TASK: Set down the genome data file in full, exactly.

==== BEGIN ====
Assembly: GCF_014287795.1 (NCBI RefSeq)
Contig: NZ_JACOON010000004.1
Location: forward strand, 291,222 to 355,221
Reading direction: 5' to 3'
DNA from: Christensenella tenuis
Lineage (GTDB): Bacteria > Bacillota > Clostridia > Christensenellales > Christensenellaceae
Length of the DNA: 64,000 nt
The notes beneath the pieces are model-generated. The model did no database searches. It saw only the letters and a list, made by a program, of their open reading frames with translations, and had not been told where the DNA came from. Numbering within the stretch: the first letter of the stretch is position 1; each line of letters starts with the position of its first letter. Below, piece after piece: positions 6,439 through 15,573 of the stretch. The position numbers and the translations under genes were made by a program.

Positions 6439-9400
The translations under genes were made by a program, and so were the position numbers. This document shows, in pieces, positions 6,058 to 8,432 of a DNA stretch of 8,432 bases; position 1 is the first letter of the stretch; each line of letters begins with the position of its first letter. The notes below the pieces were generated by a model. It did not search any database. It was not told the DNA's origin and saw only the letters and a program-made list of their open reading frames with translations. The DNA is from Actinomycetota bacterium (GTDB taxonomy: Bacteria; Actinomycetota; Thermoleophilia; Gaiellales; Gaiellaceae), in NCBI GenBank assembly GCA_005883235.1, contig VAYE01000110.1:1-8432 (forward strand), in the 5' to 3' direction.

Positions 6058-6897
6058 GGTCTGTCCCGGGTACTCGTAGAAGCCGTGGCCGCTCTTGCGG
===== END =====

Assembly: GCF_014287795.1 (NCBI RefSeq)
Contig: NZ_JACOON010000004.1
Location: forward strand, 291,222 to 355,221
Reading direction: 5' to 3'
DNA from: Christensenella tenuis
Lineage (GTDB): Bacteria > Bacillota > Clostridia > Christensenellales > Christensenellaceae
Length of the DNA: 64,000 nt
The notes beneath the pieces are model-generated. The model did no database searches. It saw only the letters and a list, made by a program, of their open reading frames with translations, and had not been told where the DNA came from. Numbering within the stretch: the first letter of the stretch is position 1; each line of letters starts with the position of its first letter. Below, piece after piece: positions 6,439 through 15,573 of the stretch. The position numbers and the translations under genes were made by a program.

Positions 6439-9400
The translations under genes were made by a program, and so were the position numbers. This document shows, in pieces, positions 6,058 to 8,432 of a DNA stretch of 8,432 bases; position 1 is the first letter of the stretch; each line of letters begins with the position of its first letter. The notes below the pieces were generated by a model. It did not search any database. It was not told the DNA's origin and saw only the letters and a program-made list of their open reading frames with translations. The DNA is from Actinomycetota bacterium (GTDB taxonomy: Bacteria; Actinomycetota; Thermoleophilia; Gaiellales; Gaiellaceae), in NCBI GenBank assembly GCA_005883235.1, contig VAYE01000110.1:1-8432 (forward strand), in the 5' to 3' direction.

Positions 6058-6897
6058 GGTCTGTCCCGGGTACTCGTAGAAGCCGTGGCCGCTCTTGCGG